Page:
Rabbi Moshe ben Nachman (Ramban) –
Rabbi Moshe, son of Nachman was a critical link
in the transmission of ancient mystical wisdom to the modern
era. His contributions cover every area of scholarship, distinguished
both in the legal dimension and the esoteric one. His major
commentary on the Bible – mandatory study today –
is multi-dimensional, weaving the “wisdom of the truth”
(mysticism) into understanding the Bible. The Ramban, distinguished
also as a physician and philosopher, was a leader involved
in all public matters of his day. One of his greatest mystical
contributions was his ruling (in his Gate of Reward)
that the ultimate reward and fulfillment of creation is in
fusing the material and the spiritual.
~ 1194: Born in Gerona, Spain, to a noble family which
includes many prominent Talmudists.
~ His primary Kabbala teachers are Rabbi Yehuda ben Yakar
and Rabbi Ezra and Rabbi Ezriel of Gerona.
~ 1210: At age 16, having mastered the entire Talmud, he writes
Milchamot Hashem, a defense of the work of the great
Talmudist, Rabbi Isaac Alfasi against the attacks of Zerachiah
~ Becomes a practicing physician as well as fulfilling the
role of communal rabbi of Gerona.
~ Appointed chief rabbi of the entire province of Catalonia.
~ 1263: Is ordered by the king of Aragon to participate in
a religious disputation with Pablo Christiani, a Jewish apostate.
Ramban wins the debate, and publishes an account of the proceedings.
~ 1265: Brought to trial and condemned to banishment for “blasphemy.”
~ 1267: Leaves Spain and settles in Acco, Israel.
~ Begins a campaign to improve the spiritual and material
condition of the Jewish community in Israel which is in a
dismal state. Writes his famous commentary on the Torah.
~ 1270: Passes away at age 75, and is buried in Haifa.
~ His mystical writings are cited and deciphered in later
mystical works, especially composed by his student, the mystic
Rabbi Yitzchak Daman Ako.
Commentary on Chumash; Commentary on Maimonides’ Sefer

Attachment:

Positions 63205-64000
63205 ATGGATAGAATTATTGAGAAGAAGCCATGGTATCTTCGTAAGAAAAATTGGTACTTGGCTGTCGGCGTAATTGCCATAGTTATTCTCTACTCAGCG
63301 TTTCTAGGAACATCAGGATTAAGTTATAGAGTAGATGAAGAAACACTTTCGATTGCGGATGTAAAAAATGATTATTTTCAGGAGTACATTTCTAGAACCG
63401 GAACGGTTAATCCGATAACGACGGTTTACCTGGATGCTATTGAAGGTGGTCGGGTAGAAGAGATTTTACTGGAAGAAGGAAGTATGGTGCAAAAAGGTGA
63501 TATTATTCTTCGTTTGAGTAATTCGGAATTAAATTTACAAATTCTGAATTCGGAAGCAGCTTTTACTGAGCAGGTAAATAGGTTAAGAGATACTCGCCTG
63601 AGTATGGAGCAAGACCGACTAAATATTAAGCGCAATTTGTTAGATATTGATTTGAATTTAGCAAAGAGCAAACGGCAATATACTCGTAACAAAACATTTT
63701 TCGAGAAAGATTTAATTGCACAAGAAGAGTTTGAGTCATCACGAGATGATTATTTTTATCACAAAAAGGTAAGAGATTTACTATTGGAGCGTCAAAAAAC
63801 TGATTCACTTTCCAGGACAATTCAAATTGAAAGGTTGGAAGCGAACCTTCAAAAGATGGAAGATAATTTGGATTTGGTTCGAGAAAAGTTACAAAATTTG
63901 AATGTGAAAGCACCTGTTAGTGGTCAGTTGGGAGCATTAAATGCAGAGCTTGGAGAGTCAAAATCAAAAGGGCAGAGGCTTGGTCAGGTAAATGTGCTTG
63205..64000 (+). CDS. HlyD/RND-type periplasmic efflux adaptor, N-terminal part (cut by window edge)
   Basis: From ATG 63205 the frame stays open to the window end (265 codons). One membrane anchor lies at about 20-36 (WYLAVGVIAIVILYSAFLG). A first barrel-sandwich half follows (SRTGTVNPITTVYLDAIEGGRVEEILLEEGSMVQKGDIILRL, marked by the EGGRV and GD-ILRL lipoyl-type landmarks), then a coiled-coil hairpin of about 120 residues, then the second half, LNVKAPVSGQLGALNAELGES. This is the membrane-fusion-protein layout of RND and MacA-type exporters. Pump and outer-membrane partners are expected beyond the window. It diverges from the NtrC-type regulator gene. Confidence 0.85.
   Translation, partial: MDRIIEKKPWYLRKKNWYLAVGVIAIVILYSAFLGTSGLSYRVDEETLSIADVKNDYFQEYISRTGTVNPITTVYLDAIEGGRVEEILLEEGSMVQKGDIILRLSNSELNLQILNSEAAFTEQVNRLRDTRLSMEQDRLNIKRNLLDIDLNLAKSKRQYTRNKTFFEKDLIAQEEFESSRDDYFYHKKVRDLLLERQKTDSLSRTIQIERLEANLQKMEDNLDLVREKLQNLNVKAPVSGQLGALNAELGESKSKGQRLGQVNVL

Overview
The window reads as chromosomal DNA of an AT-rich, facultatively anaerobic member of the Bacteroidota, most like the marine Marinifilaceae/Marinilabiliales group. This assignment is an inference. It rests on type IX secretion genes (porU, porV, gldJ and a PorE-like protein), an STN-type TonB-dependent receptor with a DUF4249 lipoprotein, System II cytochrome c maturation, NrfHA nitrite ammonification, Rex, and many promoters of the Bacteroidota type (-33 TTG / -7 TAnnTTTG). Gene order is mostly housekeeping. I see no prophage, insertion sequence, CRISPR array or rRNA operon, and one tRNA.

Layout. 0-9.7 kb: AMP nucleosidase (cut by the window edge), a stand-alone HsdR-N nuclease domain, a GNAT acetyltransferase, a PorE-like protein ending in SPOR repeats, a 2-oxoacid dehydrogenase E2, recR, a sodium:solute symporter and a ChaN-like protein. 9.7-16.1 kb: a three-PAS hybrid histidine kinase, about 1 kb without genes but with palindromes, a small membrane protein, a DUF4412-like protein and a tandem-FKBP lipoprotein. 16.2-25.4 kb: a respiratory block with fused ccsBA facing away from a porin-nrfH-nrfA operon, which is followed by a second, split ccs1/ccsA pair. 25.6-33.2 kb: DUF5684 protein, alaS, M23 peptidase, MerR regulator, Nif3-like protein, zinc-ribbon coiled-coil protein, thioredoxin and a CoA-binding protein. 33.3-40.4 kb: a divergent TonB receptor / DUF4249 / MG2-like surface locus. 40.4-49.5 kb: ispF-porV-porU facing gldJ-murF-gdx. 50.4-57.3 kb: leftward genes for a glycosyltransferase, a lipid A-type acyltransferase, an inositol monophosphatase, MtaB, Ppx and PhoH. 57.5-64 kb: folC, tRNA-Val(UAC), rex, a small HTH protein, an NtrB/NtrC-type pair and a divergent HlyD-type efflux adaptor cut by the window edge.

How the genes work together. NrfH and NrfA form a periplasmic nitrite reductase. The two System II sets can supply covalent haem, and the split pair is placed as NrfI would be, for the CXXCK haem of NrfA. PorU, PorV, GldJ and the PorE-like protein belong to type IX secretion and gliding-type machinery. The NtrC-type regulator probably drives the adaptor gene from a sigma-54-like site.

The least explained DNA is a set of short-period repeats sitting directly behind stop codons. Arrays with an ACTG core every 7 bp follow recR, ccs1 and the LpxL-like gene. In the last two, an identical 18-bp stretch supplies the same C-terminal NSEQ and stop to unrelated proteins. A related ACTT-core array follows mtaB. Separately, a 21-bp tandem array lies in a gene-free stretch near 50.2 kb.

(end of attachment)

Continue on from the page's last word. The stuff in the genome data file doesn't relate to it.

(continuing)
HaMitzvos; Commentary on Talmud; Writings of the
Ramban, 2 volumes (Chavel): Milchamot Hashem; Toras Hashem
Temimah (Treatise on the Virtue of Torah); Wedding Homily;
Rosh Hashana Homily; Treatise of Kohelet (Ecclesiastes); Sefer
HaGeulah; Commentary on the Book of Job; Letter on Ethics;
Toras HaAdam (includes Shaar HaGomul); Ha’Emunah
V’Habitachon (On Faith and Trust); Commentary on Sefer
Yetzirah. Torat Haacku; Sefer Havikuach; Iggeres
HaRamban on Intimacy; Discourse on the Inner Torah; Commentary
on Song of Songs; 613 Mitzvos derived from the Ten Commandments
Resources in English:
Ramban (Nachmanides): Commentary on the Torah - Five
Translated by: Charles B. Chavel, Shilo, 1976
Ramban: Writings and Discourses – Two volumes. Translated
by: Charles B. Chavel, Shilo
Ranban: His Life and Teachings – Feldheim, 1960
Ramban: The Story of Rabbi Moshe ben Nachman, Yaakov Dovid
Iggeres HaRamban: A Letter for the Ages - The Ramban's Ethical
Translated by Rabbi Avrohom Chaim Feuer (Artscroll Mesorah)
Ramban Hagaddah – by Rabbi Yosef Israel (Artscroll Mesorah)
Some Concurrent Events in History:
1000-1200: Period of the Middle Ages dominated by Crusades
- wars undertaken by European Christians to conquer Israel
from the Muslims and eliminate non-Christian control in Europe
and the Middle East.
1085: For the Jews, the Golden Age of Spain began to wane
with the Christian reconquest.
1200-30: In the Fourth Crusade, Christians conquer Constantinople
~ Famed Jewish scholar, Rambam, dies ~ Genghis Kahn invades
China, the Near East & Russia ~ In the Sixth Crusade,
Frederick II, King of the Holy Roman Empire is crowned King
of Jerusalem after Muslims surrender.
1230-49: Pope Gregory IX establishes the Inquisition, a tribunal
of the Roman Catholic Church to 'suppress heresy' ~ Public
burning of the Rambam's works in Paris ~ Egyptians recapture
Jerusalem ~ Hebrew Talmud and holy manuscripts publicly burnt
in Paris ~ Seventh Crusade led by Louis IX of France invades
Egypt ~ Muslims flee Seville as Christian armies invade.
1250-70: Crusades introduce the decimal system to Europe and
spices used for medicinal purposes ~ King Louis IX expels
Jews from France ~ Sorbonne (University of Paris) opened by
the chaplain of King Louis IX ~ Kublai Kahn establishes China's
Yuan Dynasty ~ Latin Empire of Constantinople falls to the
Over the centuries the Ramban’s view on the mitzvah
of settling the Land has been most influential. He also held
that even mitzvos which were obligatory outside of the Holy
Land did not achieve the level of perfection as when performed
within Eretz Yisrael. Looking back at the chaotic state of
the Land during the periods of non-Jewish control, he interpreted
Leviticus 26:32 as promising that Israel’s enemies will
be unable to settle the Land. As part of the mitzva of settling
the Land he included the admonition “that we not forsake
the Land to others of the nations” (Numbers 33:53).